“The way our team focuses is different,” Doolan divulged. “I made a point to specialise in MMA. I tailored the gym for MMA – not other disciplines, so if someone came in looking to do jiu jitsu competitively, I’d recommend them to go to The Griphouse for instance. Our gym is fully MMA and I think it’s healthier that way.”

With the aforementioned UFC signings, Higher Level’s most pristine combatant Stevie Ray (21-7) has made quite an impression during his run in the big league thus far – until a tumultuous setback came versus Paul Felder last July.

At that current point, Stevie was in the final fight of his contract and, per his then-manager, was advised not to sign a new deal on the risky basis of beating Felder. Since that loss, Ray has not been seen back inside the Octagon, but in Doolan’s mind, the situation is not as bad as it may portray.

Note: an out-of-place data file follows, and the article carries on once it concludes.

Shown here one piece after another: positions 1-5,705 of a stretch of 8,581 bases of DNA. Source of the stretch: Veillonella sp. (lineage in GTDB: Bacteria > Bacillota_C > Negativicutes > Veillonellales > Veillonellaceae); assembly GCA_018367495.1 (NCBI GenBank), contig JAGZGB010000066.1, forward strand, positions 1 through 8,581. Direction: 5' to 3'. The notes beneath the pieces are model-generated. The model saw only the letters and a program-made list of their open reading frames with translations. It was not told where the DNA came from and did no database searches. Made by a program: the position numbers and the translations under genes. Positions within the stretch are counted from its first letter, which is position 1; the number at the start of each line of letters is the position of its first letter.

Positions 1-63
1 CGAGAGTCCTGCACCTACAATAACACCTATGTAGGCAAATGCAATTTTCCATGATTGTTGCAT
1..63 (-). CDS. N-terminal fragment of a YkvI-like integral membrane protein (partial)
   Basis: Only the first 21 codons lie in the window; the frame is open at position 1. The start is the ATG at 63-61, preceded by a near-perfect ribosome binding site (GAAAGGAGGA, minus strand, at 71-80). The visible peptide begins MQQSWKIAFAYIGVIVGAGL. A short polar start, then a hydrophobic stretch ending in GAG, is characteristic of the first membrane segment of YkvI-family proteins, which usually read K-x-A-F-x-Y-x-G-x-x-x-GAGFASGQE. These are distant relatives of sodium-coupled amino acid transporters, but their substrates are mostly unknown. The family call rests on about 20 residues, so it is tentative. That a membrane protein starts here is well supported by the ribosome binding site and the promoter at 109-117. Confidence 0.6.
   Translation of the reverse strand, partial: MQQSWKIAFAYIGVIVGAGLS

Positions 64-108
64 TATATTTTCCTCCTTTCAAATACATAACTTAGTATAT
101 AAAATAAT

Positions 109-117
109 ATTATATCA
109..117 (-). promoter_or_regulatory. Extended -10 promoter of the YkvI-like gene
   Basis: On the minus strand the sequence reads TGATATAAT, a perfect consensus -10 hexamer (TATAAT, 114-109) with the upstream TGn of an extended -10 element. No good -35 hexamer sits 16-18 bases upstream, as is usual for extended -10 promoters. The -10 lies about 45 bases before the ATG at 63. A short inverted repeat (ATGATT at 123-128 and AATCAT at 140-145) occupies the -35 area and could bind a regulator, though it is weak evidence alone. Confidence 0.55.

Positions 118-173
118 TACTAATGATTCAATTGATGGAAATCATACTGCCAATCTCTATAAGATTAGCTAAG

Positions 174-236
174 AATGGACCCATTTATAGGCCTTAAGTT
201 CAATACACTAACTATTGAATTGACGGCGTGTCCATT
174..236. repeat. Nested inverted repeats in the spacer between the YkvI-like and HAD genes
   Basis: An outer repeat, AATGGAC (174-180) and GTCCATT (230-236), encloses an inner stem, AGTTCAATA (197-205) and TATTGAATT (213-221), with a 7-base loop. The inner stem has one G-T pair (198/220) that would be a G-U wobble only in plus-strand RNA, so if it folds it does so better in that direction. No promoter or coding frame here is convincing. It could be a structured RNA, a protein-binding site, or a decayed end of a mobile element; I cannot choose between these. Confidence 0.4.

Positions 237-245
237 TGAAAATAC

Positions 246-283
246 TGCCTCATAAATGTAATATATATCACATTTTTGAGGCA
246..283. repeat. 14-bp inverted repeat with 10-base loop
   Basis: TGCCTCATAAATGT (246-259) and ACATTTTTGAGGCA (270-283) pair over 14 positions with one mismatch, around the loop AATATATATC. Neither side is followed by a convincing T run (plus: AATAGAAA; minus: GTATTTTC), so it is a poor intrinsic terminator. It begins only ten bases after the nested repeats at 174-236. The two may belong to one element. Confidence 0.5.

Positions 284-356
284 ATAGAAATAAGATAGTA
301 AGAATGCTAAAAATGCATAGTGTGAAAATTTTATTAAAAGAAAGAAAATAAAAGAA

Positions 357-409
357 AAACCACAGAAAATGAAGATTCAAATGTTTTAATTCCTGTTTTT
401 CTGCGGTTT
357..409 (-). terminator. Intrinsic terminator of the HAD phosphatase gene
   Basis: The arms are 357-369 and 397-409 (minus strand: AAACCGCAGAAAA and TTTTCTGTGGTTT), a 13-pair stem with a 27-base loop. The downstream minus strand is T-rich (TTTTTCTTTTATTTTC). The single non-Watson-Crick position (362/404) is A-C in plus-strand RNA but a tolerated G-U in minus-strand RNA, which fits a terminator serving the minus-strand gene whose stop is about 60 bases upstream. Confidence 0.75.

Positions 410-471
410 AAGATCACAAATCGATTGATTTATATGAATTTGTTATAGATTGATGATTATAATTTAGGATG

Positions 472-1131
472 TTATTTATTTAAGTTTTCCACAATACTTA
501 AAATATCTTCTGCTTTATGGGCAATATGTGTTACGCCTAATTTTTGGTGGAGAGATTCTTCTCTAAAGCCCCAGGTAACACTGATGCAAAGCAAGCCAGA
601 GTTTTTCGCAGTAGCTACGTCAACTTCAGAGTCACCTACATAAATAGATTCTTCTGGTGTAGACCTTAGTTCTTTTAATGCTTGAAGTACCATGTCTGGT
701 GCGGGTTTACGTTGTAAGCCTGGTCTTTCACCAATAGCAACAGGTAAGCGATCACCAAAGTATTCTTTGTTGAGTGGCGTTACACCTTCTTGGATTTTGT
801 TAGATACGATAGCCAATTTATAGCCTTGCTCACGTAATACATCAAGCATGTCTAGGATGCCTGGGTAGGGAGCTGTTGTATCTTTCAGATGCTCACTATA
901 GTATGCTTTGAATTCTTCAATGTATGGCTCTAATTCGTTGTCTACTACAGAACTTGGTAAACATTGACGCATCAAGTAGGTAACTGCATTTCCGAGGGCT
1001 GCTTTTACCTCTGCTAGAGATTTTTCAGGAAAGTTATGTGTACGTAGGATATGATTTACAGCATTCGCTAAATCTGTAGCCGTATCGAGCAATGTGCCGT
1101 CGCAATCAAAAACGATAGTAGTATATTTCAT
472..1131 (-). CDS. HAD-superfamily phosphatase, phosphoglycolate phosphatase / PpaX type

“In the middle of last year, Stevie went and signed with a management company,” James unwrapped. “A guy he’d never really met who kind of sweet talked him and told him all the right stuff. He advised Stevie not to sign a new contract and to wait it out on the premise of thinking that Stevie beats Felder and can renegotiate a better contract from there. If the guy actually knew the UFC, he’d know they don’t operate like that with guys in the position that Stevie was in.

“Long story short, he’d not signed a new contract and lost the Felder fight. He was coming off wins over Joe Lauzon and Ross Pearson. He was in a good position. Now, Stevie’s away from that management company, we explained the situation with Sean Shelby and he’s been in regular touch with getting Stevie a new contract. Right now, it’s seems to be more a situation of finding a fight to book him. The London card seems the nearest option, so Stevie is staying in shape and in the gym. He’s one of the best to come out of Scotland and always brings interest in when the UFC comes to Glasgow.”